Robert Paterson (Faust)
Stephen Tobolowsky (Groundhog Day)
Samantha Mathis (American Psycho)
Kali Rocha (Buffy)
Chris Willaim Martin (The Vampire Diaries)
Anne Lockhart (Tangled)

For several seconds after the opening credits of Buried have ended, the screen is dark, the soundtrack silent. Director Rodrigo Cortés holds that empty screen for as long as he can, and then he keeps holding it; we lean forward, peering into the darkness, straining our ears for any sound that will punctuate the stillness. (It’s a brilliant, if risky, tool for focusing an audience.) Finally, thankfully, there is a quiet cough, then breathing, breathing which becomes more panicked in the darkness. As Paul Conroy (Ryan Reynolds) wakes from a blackout, bound and gagged, he lights his Zippo and realizes what has happened. He’s been buried alive.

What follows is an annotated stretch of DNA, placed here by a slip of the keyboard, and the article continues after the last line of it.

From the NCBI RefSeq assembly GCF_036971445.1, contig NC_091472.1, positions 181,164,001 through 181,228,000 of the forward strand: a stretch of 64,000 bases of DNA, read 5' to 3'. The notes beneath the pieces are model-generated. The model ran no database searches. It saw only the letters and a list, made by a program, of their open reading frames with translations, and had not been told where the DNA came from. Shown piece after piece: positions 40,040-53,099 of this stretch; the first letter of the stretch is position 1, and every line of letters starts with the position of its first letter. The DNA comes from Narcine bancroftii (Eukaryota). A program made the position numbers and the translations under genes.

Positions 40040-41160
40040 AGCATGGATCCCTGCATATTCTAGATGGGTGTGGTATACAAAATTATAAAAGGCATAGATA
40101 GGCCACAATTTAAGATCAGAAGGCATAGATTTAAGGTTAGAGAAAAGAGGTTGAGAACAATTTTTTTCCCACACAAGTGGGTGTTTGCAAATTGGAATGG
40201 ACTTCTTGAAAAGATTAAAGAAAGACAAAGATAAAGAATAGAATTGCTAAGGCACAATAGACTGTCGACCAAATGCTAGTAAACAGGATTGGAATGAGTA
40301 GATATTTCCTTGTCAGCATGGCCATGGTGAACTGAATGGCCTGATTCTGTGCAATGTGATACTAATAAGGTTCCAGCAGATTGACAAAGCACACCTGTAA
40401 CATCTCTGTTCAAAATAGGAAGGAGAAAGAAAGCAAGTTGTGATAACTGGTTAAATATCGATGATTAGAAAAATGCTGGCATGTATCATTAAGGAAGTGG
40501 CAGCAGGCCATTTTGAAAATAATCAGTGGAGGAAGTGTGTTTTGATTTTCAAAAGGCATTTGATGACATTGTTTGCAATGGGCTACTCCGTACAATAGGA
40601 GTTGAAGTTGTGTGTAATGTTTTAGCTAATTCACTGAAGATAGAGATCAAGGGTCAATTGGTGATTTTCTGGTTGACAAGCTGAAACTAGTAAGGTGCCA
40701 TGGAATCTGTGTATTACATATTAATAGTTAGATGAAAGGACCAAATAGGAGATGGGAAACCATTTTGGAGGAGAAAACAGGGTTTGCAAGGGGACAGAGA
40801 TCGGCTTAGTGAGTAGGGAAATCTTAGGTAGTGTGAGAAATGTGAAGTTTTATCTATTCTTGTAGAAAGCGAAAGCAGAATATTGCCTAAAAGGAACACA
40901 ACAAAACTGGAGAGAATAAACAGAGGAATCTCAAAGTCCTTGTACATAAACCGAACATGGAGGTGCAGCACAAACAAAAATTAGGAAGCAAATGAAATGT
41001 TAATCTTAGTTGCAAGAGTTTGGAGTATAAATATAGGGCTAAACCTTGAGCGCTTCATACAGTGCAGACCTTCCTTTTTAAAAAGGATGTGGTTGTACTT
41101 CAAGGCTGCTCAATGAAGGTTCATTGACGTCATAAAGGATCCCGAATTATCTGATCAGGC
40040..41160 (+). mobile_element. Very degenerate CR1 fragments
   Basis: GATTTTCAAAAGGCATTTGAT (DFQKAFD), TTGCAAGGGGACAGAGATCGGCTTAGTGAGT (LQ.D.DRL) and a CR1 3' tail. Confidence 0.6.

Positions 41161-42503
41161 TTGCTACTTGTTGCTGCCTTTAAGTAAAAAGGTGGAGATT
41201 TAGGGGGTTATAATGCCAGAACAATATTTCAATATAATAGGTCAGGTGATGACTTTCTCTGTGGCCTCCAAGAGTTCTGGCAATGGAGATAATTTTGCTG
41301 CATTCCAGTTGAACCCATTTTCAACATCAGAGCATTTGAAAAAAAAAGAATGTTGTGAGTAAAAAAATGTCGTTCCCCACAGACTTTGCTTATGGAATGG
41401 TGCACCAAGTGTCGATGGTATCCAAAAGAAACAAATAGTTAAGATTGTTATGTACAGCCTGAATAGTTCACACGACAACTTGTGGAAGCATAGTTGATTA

Conroy is a contractor in Iraq, a truck driver for a company that (he stresses at one point) is not Blackwater. His convoy was ambushed by a band of insurgents; many of his co-workers were killed. He has been placed in a rickety old wood coffin and buried somewhere in Iraq, who knows where; he’s got his Zippo and his flask, and his abductors have left a Blackberry, which they use to inform him that he is being held for ransom. They don’t seem concerned that he can also call for help, because no one can help him.